At Selene River Press, our goal is to support the public in applying holistic nutrition to their daily lives. For health practitioners, that means educational and training materials in the art and science of nutrition therapeutics. And for patients, it means a wide selection of books and media that support a self-health approach to diet and lifestyle.
SRP has been the leader in holistic nutrition education for over 30 years. Helping readers get beyond fads and miracle diets, we battle misinformation with nutrition’s original principles, as revealed by the field’s first pioneering researchers.
Led by the prescient Dr. Royal Lee, they showed that most types of degenerative illness are the result of malnutrition at the hand of synthetic foods and weak, sterilized soils. The simple truth that whole, unprocessed foods are the foundation of good health, demonstrated so clearly in the early 1900s, was largely forgotten as industrial foods replaced real foods in America.
Dr. Lee warned that the consumption of these deficient foods would make each generation progressively weaker—predicting, accurately, the kind of widespread illness we see today.
Whole foods are the foundation of good health. This is our guiding philosophy, and it rests upon the following foundational principles of Dr. Lee:
Healthy food can only be produced from healthy soil. Whole, unadulterated food is paramount for good health. However, it is also critical that plant and animal food be organically raised on healthy soil—rich in trace minerals, mycorrhizal fungi, and other factors critical for health, unlike most highly deficient conventional foods.
The effects of malnutrition are passed on to future generations. In the 1930s, Drs. Weston A. Price and Francis M. Pottenger Jr., proved that malnutrition does not just damage the health of the individual—it damages the health of future generations as well. Classical geneticists scoffed at this idea for decades, until the new science of epigenetics roundly confirmed the reality of “inherited malnutrition.”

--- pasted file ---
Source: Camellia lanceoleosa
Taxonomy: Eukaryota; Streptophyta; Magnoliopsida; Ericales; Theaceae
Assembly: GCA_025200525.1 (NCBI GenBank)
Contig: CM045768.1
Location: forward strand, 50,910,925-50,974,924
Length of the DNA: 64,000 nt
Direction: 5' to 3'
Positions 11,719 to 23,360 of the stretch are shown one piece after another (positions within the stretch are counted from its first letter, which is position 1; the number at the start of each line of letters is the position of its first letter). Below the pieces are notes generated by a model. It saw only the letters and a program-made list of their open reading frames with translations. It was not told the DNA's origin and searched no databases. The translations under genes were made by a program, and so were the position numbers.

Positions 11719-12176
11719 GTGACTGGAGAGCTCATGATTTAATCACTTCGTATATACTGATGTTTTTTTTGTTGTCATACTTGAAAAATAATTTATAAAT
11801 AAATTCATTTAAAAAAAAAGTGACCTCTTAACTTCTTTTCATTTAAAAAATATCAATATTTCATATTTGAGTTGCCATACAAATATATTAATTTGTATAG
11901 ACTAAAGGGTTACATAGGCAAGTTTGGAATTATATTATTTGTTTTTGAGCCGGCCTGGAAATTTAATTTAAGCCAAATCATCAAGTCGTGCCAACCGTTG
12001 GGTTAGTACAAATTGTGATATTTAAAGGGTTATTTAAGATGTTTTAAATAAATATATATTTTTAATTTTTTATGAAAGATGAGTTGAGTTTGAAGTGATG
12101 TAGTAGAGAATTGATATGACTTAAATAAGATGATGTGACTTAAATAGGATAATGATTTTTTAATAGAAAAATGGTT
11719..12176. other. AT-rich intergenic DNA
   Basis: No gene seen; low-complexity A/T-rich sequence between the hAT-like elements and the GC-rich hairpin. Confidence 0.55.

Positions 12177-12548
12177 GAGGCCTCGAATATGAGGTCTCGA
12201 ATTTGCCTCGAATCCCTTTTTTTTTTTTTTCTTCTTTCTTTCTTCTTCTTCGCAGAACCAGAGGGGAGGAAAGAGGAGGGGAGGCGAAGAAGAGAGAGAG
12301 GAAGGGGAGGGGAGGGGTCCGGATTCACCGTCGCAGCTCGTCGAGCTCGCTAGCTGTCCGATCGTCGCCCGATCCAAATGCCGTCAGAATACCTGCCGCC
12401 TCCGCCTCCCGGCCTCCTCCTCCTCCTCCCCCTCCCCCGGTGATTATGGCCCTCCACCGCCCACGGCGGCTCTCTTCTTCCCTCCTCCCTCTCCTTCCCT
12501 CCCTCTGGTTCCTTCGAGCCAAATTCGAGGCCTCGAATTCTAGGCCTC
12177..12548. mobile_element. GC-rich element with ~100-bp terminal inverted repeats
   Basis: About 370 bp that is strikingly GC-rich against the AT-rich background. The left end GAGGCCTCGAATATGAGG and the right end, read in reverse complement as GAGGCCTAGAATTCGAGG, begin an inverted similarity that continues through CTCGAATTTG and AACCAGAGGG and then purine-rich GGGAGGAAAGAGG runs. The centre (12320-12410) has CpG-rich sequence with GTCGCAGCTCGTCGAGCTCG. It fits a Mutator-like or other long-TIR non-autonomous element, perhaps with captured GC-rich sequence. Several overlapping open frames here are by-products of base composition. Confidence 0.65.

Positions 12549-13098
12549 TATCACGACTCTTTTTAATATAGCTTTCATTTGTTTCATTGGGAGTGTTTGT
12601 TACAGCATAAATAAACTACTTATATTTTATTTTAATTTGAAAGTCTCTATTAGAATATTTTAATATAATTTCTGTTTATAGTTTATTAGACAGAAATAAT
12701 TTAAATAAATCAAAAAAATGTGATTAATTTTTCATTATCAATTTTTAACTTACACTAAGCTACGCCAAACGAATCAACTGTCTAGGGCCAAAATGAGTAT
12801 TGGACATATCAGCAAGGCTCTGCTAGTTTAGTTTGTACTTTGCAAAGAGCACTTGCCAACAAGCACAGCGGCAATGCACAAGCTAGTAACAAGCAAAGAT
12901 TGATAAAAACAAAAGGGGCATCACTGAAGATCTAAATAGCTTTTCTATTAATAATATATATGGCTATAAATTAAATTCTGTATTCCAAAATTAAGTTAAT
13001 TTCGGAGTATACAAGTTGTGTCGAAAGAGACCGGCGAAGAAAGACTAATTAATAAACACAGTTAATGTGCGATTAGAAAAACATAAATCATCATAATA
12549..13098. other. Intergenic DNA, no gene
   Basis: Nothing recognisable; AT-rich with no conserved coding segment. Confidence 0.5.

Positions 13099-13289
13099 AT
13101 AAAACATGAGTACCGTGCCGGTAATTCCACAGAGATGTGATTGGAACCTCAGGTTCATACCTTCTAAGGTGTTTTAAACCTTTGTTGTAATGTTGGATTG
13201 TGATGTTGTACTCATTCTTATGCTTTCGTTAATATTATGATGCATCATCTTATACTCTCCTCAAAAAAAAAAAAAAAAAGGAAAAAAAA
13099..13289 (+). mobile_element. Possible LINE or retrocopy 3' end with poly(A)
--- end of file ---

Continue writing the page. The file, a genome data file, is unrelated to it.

Dietary supplements must also be made from whole food. Thanks to food processing and poor soils, most Americans would benefit greatly from supplementing their diet with concentrated nutrition. But just as the food we eat must be whole, so must the supplements we take. Only vitamins as found in food—whole and intact—can truly nourish the body. Antioxidants and synthetic, isolated vitamin fractions are not nutrients.
Vitamins are functional complexes, not single chemicals. The functional mechanism in vitamins includes all the synergistic components found in whole foods. These components—fatty acids, proteins, enzymes, trace minerals, and phytochemicals—work synergistically to produce a vitamin effect. For example: No one part of a watch records the time. Only the entire functioning mechanism produces a time-keeping instrument.
The autoimmune process is an integral end phase of the disease process, secondary to malnutrition, infection, and inflammation. Degradation of ill-nourished tissue results in excess nucleic acids leaking from the tissue into the blood. The immune system sees those nucleic acids as foreign proteins and creates auto-antibodies to destroy them. The auto-antibodies then attack the tissues containing those nucleic acids.
The editorial staff at SRP strives to apply Dr. Lee’s philosophy, one that spans more than ninety years, to all we do. We select our authors, books, media, and other resources based on this real-life know-how.
Moreover, at the SRP Historical Archives, readers can browse through hundreds of foundational articles, papers, and commentaries from the likes of Drs. Royal Lee, Weston A. Price, Francis M. Pottenger, and many other voices from the early days of nutrition research. Their work, years ahead of its time, continues to teach and inform holistic practitioners, parents, and students of today. And it’s all available for free.
Industrial foods have dominated the market for so long that many Americans can no longer identify healthful foods. But, given the tools at SRP, we can help build a self-educated public. We can work to adopt methods of husbandry, agriculture, and nutrition that nourish human health, preserve the health of the planet and its creatures, and halt the degradation of our genetic integrity.
Join us in a commitment to our children and grandchildren: that the causes of good health will become common knowledge in their lifetime.
Stephanie Selene Anderson
Founder and Editor-in-Chief, Selene River Press